algorithm is used to encrypt the CEK.
     
     4. Processing by the sender
     
        The sender of a message that uses IBE to encrypt content-
        encryption keys performs the following steps:
     
           1. Selects a set of IBE public parameters to use in the
        subsequent steps in accordance with his local security
        policy. He then determines the URI where the public
        parameters can be obtained using the process described in
        [IBE]. This information MUST be encoded in the
        IBEIdentityInfo as described in Section 2.
     
           2. Sets the fields of an OtherRecipientInfo object to
        their appropriate values as described in Section 2.
     
     
     
     
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           3. Calculates an IBE public key as defined in [IBCS]
        using this IBEIdentityInfo as the identity information.
     
           4. This IBE public key is then used to encrypt the
        content-encryption key (CEK), using the algorithms that are
        defined in [IBCS].
     
           5. Sets encryptedKey to the IBE-encrypted CEK.
     
           6. Within the CMS, keyEncryptionAlgorithm MUST then be
        set to the appropriate OID for the IBE algorithm that was
        used (see Section 3).
     
     5. Processing by the receiver
     
        Upon receiving a message that has a CEK encrypted with IBE,
        the recipient performs the following steps to decrypt the
        CEK:
     
           1. Determines that the CEK is IBE-encrypted by noting that
             the oriType of the OtherRecipientInfo type is set to
             ibeORIType.
     
           2. Determines that the recipientIdentity was used as the
             identity in IBE encryption of the CEK.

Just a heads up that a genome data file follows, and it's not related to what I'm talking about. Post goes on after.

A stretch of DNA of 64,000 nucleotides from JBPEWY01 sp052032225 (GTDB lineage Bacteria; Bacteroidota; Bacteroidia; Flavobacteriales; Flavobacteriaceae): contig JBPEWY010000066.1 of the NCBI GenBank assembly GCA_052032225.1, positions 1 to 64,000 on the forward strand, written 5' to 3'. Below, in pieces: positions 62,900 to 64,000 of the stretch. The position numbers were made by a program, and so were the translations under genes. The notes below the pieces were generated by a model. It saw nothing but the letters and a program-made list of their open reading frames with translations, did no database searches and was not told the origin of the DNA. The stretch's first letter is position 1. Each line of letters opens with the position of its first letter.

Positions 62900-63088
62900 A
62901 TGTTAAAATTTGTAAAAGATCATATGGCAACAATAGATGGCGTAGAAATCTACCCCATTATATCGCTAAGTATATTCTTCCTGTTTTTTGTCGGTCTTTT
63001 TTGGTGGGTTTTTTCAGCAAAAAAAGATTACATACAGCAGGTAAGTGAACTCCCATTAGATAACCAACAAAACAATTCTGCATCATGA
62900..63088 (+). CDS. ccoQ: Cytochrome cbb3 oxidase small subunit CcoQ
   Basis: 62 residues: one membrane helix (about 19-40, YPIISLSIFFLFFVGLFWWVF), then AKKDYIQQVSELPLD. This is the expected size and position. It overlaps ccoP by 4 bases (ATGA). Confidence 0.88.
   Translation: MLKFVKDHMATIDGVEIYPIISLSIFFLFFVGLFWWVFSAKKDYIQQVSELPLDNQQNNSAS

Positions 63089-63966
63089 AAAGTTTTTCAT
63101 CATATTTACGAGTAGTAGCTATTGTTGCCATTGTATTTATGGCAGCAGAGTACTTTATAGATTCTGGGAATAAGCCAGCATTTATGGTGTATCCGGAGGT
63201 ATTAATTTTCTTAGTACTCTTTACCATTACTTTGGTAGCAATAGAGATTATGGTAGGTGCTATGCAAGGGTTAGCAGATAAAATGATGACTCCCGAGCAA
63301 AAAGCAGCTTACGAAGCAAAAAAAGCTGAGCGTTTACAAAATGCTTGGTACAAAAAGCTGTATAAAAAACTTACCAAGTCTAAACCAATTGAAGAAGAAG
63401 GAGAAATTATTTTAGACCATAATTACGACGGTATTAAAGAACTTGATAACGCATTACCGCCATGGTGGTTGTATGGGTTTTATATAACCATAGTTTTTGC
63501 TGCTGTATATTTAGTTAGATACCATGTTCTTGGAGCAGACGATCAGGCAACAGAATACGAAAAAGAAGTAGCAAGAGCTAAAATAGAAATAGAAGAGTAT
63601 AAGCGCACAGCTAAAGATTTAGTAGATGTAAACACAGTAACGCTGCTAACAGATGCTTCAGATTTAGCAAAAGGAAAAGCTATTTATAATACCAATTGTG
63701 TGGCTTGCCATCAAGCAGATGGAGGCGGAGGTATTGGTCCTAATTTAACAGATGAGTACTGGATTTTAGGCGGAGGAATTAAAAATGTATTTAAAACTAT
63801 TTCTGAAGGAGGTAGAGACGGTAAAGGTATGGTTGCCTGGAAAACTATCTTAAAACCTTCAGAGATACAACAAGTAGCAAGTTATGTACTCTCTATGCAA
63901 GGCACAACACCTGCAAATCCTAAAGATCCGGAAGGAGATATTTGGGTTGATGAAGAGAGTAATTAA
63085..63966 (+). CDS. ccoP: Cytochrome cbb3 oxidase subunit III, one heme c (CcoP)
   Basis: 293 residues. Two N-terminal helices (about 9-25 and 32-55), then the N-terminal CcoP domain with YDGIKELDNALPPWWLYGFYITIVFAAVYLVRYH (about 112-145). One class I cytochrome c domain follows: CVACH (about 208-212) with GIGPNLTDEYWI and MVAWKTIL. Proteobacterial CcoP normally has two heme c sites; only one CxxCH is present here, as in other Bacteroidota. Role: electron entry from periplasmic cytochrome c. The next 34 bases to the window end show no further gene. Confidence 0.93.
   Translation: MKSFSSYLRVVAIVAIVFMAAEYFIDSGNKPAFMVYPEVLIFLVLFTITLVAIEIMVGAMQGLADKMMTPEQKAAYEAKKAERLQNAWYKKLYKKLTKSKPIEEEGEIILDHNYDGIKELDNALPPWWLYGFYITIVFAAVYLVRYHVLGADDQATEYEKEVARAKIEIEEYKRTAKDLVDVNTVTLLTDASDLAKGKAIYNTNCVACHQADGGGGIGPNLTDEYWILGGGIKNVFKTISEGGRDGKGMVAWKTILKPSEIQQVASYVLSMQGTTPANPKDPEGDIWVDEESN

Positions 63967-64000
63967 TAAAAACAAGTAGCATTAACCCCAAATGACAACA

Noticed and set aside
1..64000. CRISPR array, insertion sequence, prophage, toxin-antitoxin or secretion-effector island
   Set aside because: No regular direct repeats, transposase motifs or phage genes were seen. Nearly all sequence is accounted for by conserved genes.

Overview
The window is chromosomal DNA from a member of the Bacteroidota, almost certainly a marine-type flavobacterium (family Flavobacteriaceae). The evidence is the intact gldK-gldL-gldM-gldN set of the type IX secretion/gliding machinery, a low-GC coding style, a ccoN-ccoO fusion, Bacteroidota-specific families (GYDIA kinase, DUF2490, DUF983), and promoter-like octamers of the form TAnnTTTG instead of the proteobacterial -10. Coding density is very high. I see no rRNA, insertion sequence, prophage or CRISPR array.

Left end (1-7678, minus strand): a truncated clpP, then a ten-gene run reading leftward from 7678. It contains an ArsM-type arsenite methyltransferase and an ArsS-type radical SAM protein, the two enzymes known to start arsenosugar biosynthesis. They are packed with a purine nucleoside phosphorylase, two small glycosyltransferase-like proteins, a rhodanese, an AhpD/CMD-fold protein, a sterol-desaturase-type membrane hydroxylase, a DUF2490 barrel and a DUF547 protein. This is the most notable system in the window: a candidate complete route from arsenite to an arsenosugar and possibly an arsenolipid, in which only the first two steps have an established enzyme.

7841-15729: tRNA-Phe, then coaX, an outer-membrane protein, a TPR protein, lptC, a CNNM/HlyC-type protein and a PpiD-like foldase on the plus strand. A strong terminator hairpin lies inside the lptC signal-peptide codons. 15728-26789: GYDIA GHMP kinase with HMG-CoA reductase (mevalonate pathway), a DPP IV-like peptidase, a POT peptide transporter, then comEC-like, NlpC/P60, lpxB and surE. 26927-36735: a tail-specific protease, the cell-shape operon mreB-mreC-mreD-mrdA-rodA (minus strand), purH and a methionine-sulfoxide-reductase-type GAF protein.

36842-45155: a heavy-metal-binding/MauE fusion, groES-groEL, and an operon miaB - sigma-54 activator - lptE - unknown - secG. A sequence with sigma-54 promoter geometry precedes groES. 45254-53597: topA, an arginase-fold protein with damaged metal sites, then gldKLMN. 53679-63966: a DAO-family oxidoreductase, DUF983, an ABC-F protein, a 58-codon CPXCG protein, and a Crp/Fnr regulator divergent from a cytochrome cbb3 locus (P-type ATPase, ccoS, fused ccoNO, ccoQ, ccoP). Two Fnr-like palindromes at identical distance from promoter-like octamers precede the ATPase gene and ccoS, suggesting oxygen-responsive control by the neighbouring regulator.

3. Determines the location of the IBE public parameters
             and the IBE Private Key Generator as described in
             [IBE].
     
           4. Obtains the IBE public parameters from the location
             determined in Step 3 using the process defined in
             [IBE].
     
           5. Obtains the IBE private key needed to decrypt the
             encrypted CEK using the process defined in [IBE].
     
           6. Decrypts the CEK using the IBE private key obtained in
             Step 4 using the algorithms described in [IBCS].
     
     
     
     
     
     
     
     
     
     
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     6. ASN.1 module
     
        IBECMS-module { joint-iso-itu-t(2) country(16) us(840)
         organization(1) identicrypt(114334) ibcs(1) cms(4)
         module(5) version(1)
        }
     
        DEFINITIONS IMPLICIT TAGS ::= BEGIN
     
        IBEOtherRecipientInfo ::= SEQUENCE {
          oriType   OBJECT IDENTIFIER,
          oriValue  IBERecipientInfo
        }
     
        ibeORIType OBJECT IDENTIFIER ::= { joint-iso-itu-t(2)
        country(16)
          us(840) organization(1) identicrypt(114334) ibcs(1)
          cms(4) ori-oid(1)
        }
     
        IBERecipientInfo ::= SEQUENCE {
          cmsVersion         INTEGER { v3(3) },
          keyFetchMethod     OBJECT IDENTIFIER,
          recipientIdentity  IBEIdentityInfo,
          serverInfo         SEQUENCE SIZE (1..MAX) OF
            OIDValuePairs OPTIONAL,
          encryptedKey       EncryptedKey
        }
     
        IBEIdentityInfo ::= SEQUENCE {
          district        IA5String,
          serial          INTEGER,
          identitySchema  OBJECT IDENTIFIER,
          identityData    OCTET STRING
        }
     
        OIDValuePairs ::= SEQUENCE {
          fieldID     OBJECT IDENTIFIER,
          fieldData   OCTET STRING
        }
     
        EncryptedKey ::= OCTET STRING
     
        EmailIdentitySchema ::= SEQUENCE {
          TEXTMSGEmail IA5String,
          time         GeneralizedTime
        }
     
     
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        cmsIdentityOID OBJECT IDENTIFIER ::= { joint-iso-itu-t(2)
        country(16)
          us(840) organization(1) identicrypt(114334) keyschemas(2)
          icschemas(1) TEXTMSGemail(1)
        }
     
        cmsPPSOID OBJECT IDENTIFIER ::= { joint-iso-itu-t(2)
        country(16)
          us(840) organization(1) identicrypt(114334) pps-schemas(3)
          ic-schemas(1) pps-uri(1)
        }
     
        END
     
     7. Security considerations
     
        This document is based on [CMS] and [IBCS], and the relevant
        security considerations of those documents apply.
     
     7.1. Attacks that are outside the scope of this document